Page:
Are you listening down there in Australia, Stephen Conroy and Kevin Rudd? A new US report has found there is no simple technology solution to protect children from bullying, pornography, sexual predation and other online threats.
The report was to be issued today by the Internet Safety Technical Task Force, led by Harvard University’s Berkman Centre for Internet and Society, but a copy found its way to The Wall Street Journal.
It says the 278-page report is a boon for Web companies, which have long argued that technology isn’t the sole solution to the dangers kids face online. And it is a disappointment for those in favor of stricter technological controls, such as age-verification and filtering tools.
In Australia, the Rudd Government is moving to introduce a controversial, expensive system – at a cost of up to $128 million – that will filter the Internet in a bid to protect children. A trial is due to start this month.
The “clean feed” Internet scheme would impose national content filtering for all Internet connections and would bar Web pages detailed in two blacklists operated by the Australian Communications and Media Authority.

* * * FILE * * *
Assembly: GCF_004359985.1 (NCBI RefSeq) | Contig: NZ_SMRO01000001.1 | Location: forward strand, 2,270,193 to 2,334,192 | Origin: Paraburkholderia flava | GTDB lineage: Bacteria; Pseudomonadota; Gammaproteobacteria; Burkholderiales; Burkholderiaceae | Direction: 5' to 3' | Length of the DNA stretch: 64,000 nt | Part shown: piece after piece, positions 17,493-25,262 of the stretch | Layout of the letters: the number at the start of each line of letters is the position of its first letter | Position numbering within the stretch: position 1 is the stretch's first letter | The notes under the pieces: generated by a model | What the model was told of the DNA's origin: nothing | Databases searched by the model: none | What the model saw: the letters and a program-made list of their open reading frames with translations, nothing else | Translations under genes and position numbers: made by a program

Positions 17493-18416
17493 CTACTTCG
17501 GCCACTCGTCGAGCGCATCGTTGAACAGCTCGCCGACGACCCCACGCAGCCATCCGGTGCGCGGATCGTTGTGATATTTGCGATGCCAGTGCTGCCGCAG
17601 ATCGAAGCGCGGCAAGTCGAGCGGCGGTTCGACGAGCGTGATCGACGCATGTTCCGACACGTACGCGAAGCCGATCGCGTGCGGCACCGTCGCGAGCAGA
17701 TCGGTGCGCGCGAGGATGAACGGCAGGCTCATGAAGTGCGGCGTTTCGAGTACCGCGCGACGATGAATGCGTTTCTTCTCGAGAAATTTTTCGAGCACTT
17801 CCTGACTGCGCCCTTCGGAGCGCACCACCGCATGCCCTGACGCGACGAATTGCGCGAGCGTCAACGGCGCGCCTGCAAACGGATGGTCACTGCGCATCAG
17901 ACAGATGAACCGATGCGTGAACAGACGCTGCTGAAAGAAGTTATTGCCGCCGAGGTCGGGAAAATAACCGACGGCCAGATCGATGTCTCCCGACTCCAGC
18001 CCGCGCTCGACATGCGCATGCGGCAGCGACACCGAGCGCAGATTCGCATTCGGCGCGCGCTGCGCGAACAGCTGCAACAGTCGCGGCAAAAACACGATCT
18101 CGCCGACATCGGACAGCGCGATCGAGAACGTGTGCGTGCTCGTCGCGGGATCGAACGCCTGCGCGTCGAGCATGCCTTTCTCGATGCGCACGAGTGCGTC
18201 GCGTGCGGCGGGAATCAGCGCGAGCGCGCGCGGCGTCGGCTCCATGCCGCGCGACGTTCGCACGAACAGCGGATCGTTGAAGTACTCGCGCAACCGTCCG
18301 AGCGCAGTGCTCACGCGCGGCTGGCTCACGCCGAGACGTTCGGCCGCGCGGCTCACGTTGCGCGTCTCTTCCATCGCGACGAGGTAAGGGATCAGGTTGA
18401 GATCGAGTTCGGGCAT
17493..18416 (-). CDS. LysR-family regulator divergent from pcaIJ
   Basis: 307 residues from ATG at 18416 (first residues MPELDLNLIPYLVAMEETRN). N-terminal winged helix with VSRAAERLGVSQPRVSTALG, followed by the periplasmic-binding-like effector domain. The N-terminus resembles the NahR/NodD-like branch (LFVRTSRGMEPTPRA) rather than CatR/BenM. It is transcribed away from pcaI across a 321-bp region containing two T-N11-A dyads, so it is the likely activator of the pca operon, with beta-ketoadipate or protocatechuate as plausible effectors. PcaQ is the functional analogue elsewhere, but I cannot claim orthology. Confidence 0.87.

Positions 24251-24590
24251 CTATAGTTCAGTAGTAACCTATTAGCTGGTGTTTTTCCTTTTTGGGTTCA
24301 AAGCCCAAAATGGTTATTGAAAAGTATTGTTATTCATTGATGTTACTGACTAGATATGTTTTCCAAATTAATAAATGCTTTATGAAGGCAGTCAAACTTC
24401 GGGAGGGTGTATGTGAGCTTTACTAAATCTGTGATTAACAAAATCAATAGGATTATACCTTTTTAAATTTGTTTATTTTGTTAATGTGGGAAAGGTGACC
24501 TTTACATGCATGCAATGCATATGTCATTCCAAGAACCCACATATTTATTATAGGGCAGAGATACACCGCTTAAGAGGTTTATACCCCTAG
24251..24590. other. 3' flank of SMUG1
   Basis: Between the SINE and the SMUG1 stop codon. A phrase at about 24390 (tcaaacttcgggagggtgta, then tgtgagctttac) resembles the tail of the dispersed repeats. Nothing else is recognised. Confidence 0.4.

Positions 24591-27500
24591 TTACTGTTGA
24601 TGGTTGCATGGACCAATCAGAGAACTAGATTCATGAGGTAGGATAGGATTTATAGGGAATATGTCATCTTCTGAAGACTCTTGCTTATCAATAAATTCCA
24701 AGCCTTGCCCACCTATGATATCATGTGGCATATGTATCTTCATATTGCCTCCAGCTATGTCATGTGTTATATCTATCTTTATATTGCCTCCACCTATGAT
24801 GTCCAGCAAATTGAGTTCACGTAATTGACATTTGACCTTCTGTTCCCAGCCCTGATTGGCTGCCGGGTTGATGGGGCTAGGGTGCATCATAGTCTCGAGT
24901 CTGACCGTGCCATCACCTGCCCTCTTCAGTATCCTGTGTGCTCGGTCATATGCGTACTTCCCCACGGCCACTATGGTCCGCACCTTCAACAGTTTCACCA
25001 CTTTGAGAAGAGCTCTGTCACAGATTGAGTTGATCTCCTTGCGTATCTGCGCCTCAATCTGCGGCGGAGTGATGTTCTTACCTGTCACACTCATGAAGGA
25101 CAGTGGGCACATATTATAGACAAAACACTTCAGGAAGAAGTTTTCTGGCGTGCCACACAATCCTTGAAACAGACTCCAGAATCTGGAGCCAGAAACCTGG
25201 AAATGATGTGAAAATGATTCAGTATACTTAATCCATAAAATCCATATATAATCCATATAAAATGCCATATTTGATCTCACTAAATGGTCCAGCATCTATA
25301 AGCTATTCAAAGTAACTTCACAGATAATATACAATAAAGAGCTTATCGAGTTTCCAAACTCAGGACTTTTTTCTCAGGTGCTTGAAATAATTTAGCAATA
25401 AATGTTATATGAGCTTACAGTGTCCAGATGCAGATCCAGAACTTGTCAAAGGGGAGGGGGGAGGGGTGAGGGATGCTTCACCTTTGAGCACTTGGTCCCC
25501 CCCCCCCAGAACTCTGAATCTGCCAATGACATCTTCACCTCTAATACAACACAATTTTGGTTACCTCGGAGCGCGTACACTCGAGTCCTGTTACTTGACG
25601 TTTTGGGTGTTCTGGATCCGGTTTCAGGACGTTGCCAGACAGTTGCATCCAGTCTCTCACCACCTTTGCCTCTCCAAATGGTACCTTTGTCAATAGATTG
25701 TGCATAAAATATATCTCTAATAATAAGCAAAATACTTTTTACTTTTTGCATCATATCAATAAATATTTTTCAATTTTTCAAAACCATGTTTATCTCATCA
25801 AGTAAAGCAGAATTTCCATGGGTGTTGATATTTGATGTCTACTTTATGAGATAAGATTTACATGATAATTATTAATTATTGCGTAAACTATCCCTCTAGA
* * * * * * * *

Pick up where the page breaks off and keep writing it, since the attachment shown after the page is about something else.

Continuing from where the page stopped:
The proposal has been rejected as draconian, unworkable and a potential invasion of privacy by ISPs, the Internet Industry Association, Digital Liberty Coalition, Electronic Frontier Association and other interested parties.
Just like the real world
The US report was complied by a taskforce that included representatives of several top Internet and security companies, including News Corp.’s MySpace, Google, AOL and Facebook.
They reviewed several types of technologies, including age and identity verification, filtering and auditing, text analysis and biometrics, and found they came up short of a comprehensive way to protect children and teens.
The report also found that deploying these technologies would be costly and could create broader privacy and security problems; and that the risks that minors face on the Web including bullying and harassment by peers aren’t very different from those they face in the real world.